What holds for Future of A&R?




Atlantic Records are soliciting musician submissions for money. People posing as A&R (artist and repertoire) for Atlantic Records are contacting artists for their submissions of music. “Instead of asking for your bank account and promising money, these perpetrators are asking you to pay them $79 via a PayPal.me link for them to review your music for consideration. They state: “Legally we cannot officially review any material until a payment is received which then makes it legal material. (Digital Music News)” A&R should be done professionally with an official email, follow ups, and asking for money up front. A&R is a professional task and for the most part the talent will come to the labels, especially if their content is good enough to get signed.




A&R in the past was primarily done by going to concerts and finding interest in a musical act to sign to a label. In the Internet age, there is a combination of both. This industry has been decentralized and professionalism can be difficult to be effectively done in an industry where the artists can be hard to get a hold of and keep in contact with, especially if they are not established. Labels have less power because a musician can distribute and promote their music via social media and other online outlets.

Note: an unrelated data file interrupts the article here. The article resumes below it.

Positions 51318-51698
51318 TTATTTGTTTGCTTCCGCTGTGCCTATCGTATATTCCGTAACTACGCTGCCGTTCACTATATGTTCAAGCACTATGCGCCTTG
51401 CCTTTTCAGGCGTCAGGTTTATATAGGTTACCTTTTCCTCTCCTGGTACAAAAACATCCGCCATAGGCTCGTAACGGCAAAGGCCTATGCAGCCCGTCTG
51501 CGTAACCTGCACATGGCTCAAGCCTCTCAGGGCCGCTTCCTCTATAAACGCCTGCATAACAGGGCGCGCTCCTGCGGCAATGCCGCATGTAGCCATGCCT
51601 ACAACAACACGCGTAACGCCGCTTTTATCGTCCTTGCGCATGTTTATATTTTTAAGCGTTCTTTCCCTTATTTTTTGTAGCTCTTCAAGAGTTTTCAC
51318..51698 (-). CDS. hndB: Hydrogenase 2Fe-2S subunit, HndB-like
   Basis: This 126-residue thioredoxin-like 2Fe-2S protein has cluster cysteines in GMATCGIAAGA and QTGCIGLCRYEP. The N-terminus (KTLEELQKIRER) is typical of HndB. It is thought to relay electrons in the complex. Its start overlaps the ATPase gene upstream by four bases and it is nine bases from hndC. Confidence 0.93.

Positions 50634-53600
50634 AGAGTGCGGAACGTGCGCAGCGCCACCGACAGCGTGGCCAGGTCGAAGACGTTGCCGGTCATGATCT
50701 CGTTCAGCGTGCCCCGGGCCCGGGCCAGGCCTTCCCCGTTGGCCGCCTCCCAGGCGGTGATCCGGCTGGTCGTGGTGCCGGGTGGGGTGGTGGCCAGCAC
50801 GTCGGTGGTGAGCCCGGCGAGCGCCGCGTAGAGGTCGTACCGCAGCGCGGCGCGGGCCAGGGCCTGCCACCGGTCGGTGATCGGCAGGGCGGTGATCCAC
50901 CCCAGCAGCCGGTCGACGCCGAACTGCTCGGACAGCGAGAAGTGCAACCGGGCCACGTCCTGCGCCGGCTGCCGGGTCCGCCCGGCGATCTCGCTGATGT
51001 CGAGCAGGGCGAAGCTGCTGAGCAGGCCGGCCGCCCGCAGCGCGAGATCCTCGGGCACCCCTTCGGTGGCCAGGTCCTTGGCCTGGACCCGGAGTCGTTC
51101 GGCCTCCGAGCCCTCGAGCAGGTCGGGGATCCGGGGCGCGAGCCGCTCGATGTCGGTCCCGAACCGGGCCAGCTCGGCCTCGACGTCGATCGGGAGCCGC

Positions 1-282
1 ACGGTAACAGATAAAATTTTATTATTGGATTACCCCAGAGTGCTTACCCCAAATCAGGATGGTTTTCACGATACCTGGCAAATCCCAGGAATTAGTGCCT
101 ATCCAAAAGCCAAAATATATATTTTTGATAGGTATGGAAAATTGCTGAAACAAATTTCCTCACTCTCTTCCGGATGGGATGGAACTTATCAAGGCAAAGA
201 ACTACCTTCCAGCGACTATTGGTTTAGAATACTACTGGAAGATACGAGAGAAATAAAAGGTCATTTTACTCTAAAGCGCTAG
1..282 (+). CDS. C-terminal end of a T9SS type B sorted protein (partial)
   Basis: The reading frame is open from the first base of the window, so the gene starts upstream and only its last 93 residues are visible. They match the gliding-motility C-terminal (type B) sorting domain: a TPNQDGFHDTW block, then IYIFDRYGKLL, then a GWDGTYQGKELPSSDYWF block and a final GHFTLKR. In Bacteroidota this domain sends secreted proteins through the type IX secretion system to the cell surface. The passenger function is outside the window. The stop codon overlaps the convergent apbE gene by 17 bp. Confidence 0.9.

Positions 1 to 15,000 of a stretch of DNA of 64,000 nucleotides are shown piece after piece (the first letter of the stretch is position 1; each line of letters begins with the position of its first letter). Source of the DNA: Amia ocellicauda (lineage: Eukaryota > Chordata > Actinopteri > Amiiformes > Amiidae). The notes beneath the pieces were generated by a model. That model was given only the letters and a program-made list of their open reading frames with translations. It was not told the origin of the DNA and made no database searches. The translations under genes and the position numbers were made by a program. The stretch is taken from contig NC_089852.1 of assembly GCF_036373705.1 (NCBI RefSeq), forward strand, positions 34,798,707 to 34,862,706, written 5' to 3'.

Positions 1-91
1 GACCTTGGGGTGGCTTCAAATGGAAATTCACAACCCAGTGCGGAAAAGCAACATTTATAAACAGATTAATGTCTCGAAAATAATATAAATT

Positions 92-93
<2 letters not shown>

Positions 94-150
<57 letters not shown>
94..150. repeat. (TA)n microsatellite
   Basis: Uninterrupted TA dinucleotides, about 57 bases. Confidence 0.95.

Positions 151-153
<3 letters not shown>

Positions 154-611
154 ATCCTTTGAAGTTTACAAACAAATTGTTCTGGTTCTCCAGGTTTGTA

Atlantic Records has not acted. This is detrimental to the company because this is bad press, they may lose faith in some musicians, and overall scamming is not good when it is affiliated with your company. Atlantic Records must be transparent and possibly be philanthropic and help the people that have fallen victim to these PayPal scams. Fortunately, these scams are minor and don’t affect stakeholders in the company, although these scams surely affect the perception and name of Atlantic Records.




My solution for Atlantic Records would to be transparent, try to eliminate fake emails with your record labels name in it, and eliminate fake accounts/people that are posing as record label employees. Record labels may want to take a step back. Contacting via email is great, but taking the communication a step further with a Skype call, phone call, or video call is the way to transparency. Record Labels should carry themselves with honesty and integrity and when scams come up like this, they should respond immediately because the musicians are one of the keys to the puzzle of the music industry.









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